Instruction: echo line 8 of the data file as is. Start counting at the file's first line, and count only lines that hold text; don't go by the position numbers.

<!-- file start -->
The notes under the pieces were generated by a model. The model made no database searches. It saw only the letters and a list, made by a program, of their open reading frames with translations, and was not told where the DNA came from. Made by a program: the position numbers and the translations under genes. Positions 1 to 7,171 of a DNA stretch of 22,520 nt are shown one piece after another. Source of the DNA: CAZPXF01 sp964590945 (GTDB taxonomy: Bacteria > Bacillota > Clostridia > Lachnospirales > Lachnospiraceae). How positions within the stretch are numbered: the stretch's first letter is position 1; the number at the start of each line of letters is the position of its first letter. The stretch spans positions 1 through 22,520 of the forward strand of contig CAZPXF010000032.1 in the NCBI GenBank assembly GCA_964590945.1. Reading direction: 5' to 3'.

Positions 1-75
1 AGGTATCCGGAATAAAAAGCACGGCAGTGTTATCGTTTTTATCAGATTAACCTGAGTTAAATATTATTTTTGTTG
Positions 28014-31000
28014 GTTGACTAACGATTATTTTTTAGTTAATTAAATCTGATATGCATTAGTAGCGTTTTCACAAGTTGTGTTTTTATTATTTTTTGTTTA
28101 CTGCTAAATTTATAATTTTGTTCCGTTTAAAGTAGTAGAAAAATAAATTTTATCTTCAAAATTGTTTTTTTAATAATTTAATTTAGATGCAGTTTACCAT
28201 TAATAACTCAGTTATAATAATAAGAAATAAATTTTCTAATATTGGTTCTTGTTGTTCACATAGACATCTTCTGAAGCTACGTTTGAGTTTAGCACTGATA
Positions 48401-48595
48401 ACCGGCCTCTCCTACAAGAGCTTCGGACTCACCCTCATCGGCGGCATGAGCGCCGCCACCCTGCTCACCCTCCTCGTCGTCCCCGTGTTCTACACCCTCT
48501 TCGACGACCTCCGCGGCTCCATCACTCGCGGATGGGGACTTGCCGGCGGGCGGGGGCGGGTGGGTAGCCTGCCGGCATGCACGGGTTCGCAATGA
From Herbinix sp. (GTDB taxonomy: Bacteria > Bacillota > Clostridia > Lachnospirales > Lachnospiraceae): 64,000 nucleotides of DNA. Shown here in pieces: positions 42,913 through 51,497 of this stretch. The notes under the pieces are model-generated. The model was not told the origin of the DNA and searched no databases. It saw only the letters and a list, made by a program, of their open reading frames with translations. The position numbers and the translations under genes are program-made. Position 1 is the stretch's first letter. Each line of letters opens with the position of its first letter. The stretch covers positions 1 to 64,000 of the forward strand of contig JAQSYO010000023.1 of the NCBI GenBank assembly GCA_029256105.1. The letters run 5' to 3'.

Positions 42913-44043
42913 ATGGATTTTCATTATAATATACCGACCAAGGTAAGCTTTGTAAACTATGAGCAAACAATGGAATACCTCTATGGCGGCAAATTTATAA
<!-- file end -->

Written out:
Positions 48401-48595